Wednesday, September 19, 2012

IPv6 Deployment in U.S. Nearly Doubles Since World IPv6 Launch

With all the IPv6 fanfare and press leading up to World IPv6 Launch this past June 6th, after which things quieted down, I've been wondering, has anything happened since? According to ongoing research  conducted by the England Chapter of the Internet Society published on the RIPE NCC website, most countries worldwide have experienced higher IPv6 penetration as measured in August, 2012 vs. June, 2012. In fact, the U.S. experienced the largest percentage increase in IPv6 penetration over the period, leaping from 6.17% to 11.46%!

The research project is dubbed the IPv6 Matrix Project, and full details about the project can be found on its website. In a nutshell, the system attempts an "IPv6 crawl" by looking up DNS records for the top one million websites (and then some) according to Alexa. The system uses DNS results to initiate connection attempts to email, web and time servers.

The IPv6 Matrix website home page displays a world map, which I assume displays the very latest measured penetration percentage as you mouse over each country. Mousing over the U.S. today indicates 22.47%, but this particular metric includes only the .us ccTLD, not .com, .net or .org which are included in the report metrics published on the RIPE website.

Interestingly, results in Asia were surprisingly low given the general lack of IPv4 space coupled with tremendous wireless and broadband growth in the region. Perhaps most Internet hosts are behind NAT64 gateways. While the England chapter of the Internet Society plans expand the data analytics over time, additional "crawlers" distributed across the globe may provide more robust sampling. But certainly this is a great start in terms of publishing one measure of IPv6 deployment.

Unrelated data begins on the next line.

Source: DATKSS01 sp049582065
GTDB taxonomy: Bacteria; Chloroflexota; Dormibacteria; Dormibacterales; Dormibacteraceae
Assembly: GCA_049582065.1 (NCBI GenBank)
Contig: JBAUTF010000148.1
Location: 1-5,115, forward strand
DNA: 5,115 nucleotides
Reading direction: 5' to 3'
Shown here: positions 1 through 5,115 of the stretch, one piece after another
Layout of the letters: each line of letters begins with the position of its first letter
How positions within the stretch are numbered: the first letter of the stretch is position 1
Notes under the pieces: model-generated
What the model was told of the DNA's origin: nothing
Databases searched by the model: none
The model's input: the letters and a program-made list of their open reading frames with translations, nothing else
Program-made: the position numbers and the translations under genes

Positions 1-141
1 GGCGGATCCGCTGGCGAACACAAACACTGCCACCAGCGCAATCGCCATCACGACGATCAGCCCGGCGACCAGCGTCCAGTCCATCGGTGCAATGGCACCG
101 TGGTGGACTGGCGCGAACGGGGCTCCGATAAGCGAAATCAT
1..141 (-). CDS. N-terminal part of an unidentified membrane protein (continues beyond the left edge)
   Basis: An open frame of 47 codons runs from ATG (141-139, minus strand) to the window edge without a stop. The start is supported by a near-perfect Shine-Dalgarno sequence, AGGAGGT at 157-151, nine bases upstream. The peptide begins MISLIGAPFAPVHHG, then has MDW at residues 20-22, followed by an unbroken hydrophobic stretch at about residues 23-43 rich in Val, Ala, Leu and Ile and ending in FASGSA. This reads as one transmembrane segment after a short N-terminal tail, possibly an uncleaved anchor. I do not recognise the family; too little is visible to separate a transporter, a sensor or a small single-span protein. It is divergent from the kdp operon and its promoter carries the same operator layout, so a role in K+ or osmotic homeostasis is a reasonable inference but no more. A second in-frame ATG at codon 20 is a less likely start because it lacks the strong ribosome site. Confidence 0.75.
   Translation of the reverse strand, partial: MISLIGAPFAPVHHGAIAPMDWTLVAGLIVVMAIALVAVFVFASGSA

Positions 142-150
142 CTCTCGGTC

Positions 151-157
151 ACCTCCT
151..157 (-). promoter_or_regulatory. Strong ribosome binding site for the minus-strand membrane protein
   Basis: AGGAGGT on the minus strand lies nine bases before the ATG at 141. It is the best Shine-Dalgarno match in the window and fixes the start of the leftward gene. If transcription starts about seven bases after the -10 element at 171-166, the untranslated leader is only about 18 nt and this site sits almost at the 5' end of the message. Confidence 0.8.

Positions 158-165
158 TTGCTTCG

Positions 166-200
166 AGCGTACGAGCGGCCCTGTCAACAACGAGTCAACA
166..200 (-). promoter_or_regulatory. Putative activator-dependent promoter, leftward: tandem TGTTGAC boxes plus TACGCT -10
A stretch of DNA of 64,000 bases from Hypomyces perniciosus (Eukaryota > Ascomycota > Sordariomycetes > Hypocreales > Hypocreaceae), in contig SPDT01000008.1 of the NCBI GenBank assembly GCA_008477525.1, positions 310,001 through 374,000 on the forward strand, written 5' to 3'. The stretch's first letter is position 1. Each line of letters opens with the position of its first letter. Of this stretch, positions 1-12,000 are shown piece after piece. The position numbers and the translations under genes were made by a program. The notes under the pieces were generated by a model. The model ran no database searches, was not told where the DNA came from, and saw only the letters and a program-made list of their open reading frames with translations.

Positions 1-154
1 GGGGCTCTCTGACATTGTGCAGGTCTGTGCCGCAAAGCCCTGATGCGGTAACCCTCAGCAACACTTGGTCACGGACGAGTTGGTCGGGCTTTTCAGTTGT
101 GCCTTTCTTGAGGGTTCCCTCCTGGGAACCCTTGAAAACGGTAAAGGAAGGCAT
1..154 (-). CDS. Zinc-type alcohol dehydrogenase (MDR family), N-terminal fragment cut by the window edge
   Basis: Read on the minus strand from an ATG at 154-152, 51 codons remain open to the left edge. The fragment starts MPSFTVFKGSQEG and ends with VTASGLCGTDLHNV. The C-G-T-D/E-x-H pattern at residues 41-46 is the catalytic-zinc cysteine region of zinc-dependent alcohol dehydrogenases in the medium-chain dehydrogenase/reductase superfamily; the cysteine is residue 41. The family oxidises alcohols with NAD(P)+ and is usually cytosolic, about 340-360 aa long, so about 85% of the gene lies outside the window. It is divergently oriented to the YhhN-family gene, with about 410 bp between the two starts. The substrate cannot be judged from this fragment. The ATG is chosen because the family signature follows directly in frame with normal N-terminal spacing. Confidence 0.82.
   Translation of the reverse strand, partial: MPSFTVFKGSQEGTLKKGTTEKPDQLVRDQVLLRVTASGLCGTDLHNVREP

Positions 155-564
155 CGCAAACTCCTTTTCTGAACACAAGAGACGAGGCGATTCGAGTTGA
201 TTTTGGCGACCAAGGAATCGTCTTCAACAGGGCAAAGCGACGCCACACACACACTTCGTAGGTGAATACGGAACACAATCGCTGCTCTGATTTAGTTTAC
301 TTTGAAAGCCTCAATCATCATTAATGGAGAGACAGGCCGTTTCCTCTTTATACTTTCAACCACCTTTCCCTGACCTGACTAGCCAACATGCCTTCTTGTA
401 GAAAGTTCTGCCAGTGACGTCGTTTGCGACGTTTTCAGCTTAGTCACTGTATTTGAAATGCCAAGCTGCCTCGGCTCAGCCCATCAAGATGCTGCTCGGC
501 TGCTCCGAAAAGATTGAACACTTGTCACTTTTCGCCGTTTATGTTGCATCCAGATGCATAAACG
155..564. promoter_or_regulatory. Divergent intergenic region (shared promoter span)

Friday, September 14, 2012

The Next Domino Falls - RIPE Down to Last /8

I used the metaphor of dominos in a prior post to illustrate the close inter-relationship among IPv4 address suppliers, namely IANA, each of the Regional Internet Registries (RIRs) and Internet Service Providers (ISPs). Up til now, the "initial domino" fell with IANA depleting its available IPv4 space in early February, 2011. This event was followed only two months later by the APNIC, the RIR serving the Asia Pacific region, to fall next when it reported that it had entered the final phase of its IPv4 allocation policy with only its final /8 of IPv4 space remaining. Today, the European RIR, the RIPE NCC, announced that it too has now begun making allocations from its final /8 of IPv4 address space.

The clock is ticking on IPv4 address space. Unfortunately, it's inevitable. IPv4 space will no longer be available for allocation anywhere at a time in the not too distant future. Even if you have plenty of IPv4 address space, the complexion of the Internet will continue to morph from today's predominantly IPv4-only network to a mixed IPv4-IPv6 network. To reach all Internet users of the future with the ubiquity of today's Internet, you'll need to deploy IPv6 at least for your Internet-facing infrastructure like web and email servers. Of course if your internal users desire to connect to IPv6-only websites that emerge over time, you'll need to consider techniques for enabling this, such as deploying a translation gateway or implementing dual stack on such devices.

There's a lot to think about when deploying IPv6, even on "only" Internet-facing infrastructure. Mike Dooley and I have teamed up to write a forthcoming book on the topic, to be available in early 2013, to help people understand the motivation behind deploying IPv6, the process of assessment, planning, testing and deployment, as well as the technical aspects including consideration of infrastructure, applications, computing devices, security, network management, and of course, IP address planning. More details will follow as we approach publication so stay tuned!

Tuesday, September 11, 2012

How many DNSSEC validators are you missing?

On the heels of my most recent post asking, "How many IPv6 eyeballs are you missing?," I now pose the analogous question for DNSSEC. Do your DNS servers receive queries requesting authenticated resource record data for your namespace? If so, and you have not signed your zones, then DNSSEC validators' requests for authentication will go unfulfilled. And their DNS caches they are attempting to protect from poisoning will go unprotected, not to mention the integrity of your DNS namespace. An attacker "impersonating" your namespace could redirect browsers to the attackers' website for example by providing DNS resolvers with falsified query answers using cache poisoning attacks such as those publicized by Dan Kaminsky.